SQL Server 2000 for Experienced DBAs
by Brian Knight
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or purchase it, from Amazon.com
There are a lot of SQL Server books designed for beginning DBAs, but not a lot for the experienced DBA. In this book, Brian Knight has helped to fill this gap with this book, aptly called, SQL Server 2000 for Experienced DBAs. This book covers many topics not covered, or just barely covered in other SQL Server books, such as security, troubleshooting, performance tuning, disaster planning, and clustering.
All of these are very important topics that are sometimes ignored or forgotten by DBAs, especially those that are still a little green under the collar. In many ways, any DBA who reads this book will become “experienced,” if they are not so already.
Here’s what the book covers:
Architecture and Installation
Managing SQL Server
Securing SQL Server
Optimizing and Automating SQL Server Administration
Monitoring and Tuning SQL Server
Automating Administrative Tasks
Optimizing and Troubleshooting SQL Server
Disaster Planning and Recovery
Scaling SQL Server
High Availability in SQL Server
Clustering Windows and SQL Server
SQL Server Replication
Each chapter is well written, and easily understandable. There are lots of examples and illustrations. Anyone with a novice understanding of SQL Server will understand everything described in the book. The information provided is both useful and practical (the kind of real-life insights you can’t get from reading Books Online).
While the performance tuning portions of the book are a good introduction, they still are not as comprehensive as you will find on this website, or on books specifically on SQL Server performance tuning. The same goes for the clustering portions of the book. But if you are new to these topics, you will find these sections a good starting point.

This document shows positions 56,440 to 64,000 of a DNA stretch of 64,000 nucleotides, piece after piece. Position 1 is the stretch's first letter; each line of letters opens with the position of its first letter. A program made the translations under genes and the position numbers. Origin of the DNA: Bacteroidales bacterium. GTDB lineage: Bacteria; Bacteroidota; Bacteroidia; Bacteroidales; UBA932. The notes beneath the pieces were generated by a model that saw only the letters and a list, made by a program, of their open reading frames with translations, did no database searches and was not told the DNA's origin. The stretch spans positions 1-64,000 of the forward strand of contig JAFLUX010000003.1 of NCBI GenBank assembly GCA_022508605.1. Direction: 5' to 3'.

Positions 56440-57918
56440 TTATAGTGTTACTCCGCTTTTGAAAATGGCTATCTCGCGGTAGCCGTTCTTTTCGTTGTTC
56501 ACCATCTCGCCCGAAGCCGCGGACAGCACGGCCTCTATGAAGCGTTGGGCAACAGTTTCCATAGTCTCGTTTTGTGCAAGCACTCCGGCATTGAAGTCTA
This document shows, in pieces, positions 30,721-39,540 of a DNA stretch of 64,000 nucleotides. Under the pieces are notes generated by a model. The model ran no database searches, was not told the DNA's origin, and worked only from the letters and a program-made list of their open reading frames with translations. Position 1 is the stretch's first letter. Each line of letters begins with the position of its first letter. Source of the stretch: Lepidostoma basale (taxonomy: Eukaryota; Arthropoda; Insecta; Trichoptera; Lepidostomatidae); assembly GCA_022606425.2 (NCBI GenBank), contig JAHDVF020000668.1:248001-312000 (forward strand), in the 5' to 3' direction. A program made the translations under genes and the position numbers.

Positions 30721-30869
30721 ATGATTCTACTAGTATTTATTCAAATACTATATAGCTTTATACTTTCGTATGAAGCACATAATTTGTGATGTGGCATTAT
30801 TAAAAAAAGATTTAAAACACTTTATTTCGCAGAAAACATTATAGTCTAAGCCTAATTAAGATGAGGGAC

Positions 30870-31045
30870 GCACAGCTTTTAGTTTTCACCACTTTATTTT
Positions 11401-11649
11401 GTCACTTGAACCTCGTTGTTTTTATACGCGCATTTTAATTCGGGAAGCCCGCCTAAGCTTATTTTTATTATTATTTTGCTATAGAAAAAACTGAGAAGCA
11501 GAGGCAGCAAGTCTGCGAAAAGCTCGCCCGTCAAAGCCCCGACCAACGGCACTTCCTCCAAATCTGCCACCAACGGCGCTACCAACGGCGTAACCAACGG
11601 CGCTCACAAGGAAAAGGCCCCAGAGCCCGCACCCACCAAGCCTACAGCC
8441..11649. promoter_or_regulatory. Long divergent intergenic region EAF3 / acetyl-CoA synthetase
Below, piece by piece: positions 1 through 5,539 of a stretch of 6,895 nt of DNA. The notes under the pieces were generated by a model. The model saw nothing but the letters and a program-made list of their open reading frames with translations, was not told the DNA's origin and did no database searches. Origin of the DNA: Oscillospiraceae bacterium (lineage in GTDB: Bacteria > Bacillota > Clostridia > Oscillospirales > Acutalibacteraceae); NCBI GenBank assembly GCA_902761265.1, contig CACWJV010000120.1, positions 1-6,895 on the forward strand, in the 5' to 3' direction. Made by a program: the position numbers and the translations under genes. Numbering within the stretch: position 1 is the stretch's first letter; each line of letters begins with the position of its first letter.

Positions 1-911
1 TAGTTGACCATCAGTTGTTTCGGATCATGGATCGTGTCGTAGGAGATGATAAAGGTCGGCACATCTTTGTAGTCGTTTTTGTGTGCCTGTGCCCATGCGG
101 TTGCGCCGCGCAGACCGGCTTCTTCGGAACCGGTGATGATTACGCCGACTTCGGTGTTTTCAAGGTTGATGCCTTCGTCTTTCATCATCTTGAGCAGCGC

You might ask, exactly what is an experienced DBA, and is this book appropriate for me? That depends. Another way to describe this book is an introduction to advanced SQL Server topics. If you are already passed the experienced stage, then you may not pick up as much new information as someone with less experience. While the advanced topics in the book are well introduced, they are not in every case covered in detail, which some very experienced DBAs might be looking for.
Generally speaking, I recommend this book for DBAs’ somewhere between novice and very experienced, especially those who have learned all they can from beginning SQL Server books, and are looking to expand their skill set.
Another book from Brian Knight, that you may also find interesting, is Admin 911: SQL Server 2000. This book is also designed for advanced DBAs.]]>